ZFIN ID: ZDB-PUB-081001-10
Regulation of neurocoel morphogenesis by Pard6gammab
Munson, C., Huisken, J., Bit-Avragim, N., Kuo, T., Dong, P.D., Ober, E.A., Verkade, H., Abdelilah-Seyfried, S., and Stainier, D.Y.
Date: 2008
Source: Developmental Biology 324(1): 41-54 (Journal)
Registered Authors: Abdelilah-Seyfried, Salim, Dong, P. Duc, Ober, Elke, Stainier, Didier, Verkade, Heather
Keywords: Par6, neurulation, apicobasal polarity, epithelium, zebrafish
MeSH Terms: Adaptor Proteins, Signal Transducing/genetics; Adaptor Proteins, Signal Transducing/physiology*; Animals; Cell Polarity; Epithelium/embryology (all 15) expand
PubMed: 18817769 Full text @ Dev. Biol.
FIGURES   (current status)
ABSTRACT
The Par3/Par6/aPKC protein complex plays a key role in the establishment and maintenance of apicobasal polarity, a cellular characteristic essential for tissue and organ morphogenesis, differentiation and homeostasis. During a forward genetic screen for liver and pancreas mutants, we identified a pard6gammab mutant, representing the first known pard6 mutant in a vertebrate organism. pard6gammab mutants exhibit defects in epithelial tissue development as well as multiple lumens in the neural tube. Analyses of the cells lining the neural tube cavity, or neurocoel, in wildtype and pard6gammab mutant embryos show that lack of Pard6gammab function leads to defects in mitotic spindle orientation during neurulation. We also found that the PB1 (aPKC-binding) and CRIB (Cdc-42-binding) domains and the KPLG amino acid sequence within the PDZ domain (Pals1-and Crumbs binding) are not required for Pard6gammab localization but are essential for its function in neurocoel morphogenesis. Apical membranes are reduced, but not completely absent, in mutants lacking the zygotic, or both the maternal and zygotic, function of pard6gammab, leading us to examine the localization and function of the three additional zebrafish Pard6 proteins. We found that Pard6alpha, but not Pard6beta or Pard6gammaa, could partially rescue the pard6gammab(s441) mutant phenotypes. Altogether, these data indicate a previously unappreciated functional diversity and complexity within the vertebrate pard6 gene family.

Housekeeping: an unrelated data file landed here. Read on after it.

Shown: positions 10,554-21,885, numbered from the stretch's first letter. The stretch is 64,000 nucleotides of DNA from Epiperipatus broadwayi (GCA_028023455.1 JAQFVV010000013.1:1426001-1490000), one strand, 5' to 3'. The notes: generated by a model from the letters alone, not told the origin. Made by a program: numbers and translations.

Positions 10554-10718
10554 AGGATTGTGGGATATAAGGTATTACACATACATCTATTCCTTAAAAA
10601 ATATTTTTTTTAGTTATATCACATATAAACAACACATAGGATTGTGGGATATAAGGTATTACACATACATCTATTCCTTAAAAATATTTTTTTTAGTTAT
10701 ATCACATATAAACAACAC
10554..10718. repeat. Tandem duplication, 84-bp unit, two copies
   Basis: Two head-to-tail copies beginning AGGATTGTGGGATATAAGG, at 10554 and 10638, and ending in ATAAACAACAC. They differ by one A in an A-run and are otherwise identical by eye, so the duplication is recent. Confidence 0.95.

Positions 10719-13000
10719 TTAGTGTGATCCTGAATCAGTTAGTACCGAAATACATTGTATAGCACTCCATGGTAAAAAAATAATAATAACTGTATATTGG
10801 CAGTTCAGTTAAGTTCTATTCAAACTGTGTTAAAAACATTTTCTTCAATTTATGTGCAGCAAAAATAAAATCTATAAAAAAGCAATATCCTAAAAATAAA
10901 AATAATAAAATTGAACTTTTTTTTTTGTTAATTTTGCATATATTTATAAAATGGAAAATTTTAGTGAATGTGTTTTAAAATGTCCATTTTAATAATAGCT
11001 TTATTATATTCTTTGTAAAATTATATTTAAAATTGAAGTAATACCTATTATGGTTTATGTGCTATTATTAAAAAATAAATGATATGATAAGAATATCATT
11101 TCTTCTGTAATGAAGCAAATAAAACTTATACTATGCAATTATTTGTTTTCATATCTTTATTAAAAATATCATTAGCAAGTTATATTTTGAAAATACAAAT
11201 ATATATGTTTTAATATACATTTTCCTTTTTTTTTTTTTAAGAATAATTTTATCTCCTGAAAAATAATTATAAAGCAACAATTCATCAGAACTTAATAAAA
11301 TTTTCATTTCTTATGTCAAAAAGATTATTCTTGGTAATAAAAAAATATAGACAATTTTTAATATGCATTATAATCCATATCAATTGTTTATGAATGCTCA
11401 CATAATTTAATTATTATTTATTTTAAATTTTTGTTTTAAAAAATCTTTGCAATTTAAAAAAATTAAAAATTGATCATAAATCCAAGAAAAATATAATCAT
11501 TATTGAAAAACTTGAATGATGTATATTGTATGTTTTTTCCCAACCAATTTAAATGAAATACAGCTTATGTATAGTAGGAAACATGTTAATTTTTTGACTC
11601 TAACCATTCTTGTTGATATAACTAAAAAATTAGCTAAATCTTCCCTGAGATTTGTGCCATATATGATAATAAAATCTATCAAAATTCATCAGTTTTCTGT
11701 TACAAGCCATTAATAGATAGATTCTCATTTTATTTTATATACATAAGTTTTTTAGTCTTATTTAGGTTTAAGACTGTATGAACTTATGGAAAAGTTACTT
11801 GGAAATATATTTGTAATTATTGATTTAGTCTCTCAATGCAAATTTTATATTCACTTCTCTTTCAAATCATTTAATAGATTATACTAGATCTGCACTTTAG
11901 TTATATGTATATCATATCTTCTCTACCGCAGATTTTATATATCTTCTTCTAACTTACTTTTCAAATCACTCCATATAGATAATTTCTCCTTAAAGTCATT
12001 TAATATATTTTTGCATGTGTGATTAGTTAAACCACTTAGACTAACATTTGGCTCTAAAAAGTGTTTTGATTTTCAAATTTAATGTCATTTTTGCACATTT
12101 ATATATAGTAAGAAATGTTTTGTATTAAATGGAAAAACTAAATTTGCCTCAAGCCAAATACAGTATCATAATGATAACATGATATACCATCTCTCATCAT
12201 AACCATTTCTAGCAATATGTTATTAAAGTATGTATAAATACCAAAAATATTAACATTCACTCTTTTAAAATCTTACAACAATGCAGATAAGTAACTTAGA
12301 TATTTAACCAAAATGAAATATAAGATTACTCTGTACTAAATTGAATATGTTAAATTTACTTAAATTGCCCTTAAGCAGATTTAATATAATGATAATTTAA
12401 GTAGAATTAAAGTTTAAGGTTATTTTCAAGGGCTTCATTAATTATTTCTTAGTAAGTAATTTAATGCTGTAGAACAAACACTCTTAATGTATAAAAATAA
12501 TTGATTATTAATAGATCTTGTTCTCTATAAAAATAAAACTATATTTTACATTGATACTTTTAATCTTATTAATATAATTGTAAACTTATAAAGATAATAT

ADDITIONAL INFORMATION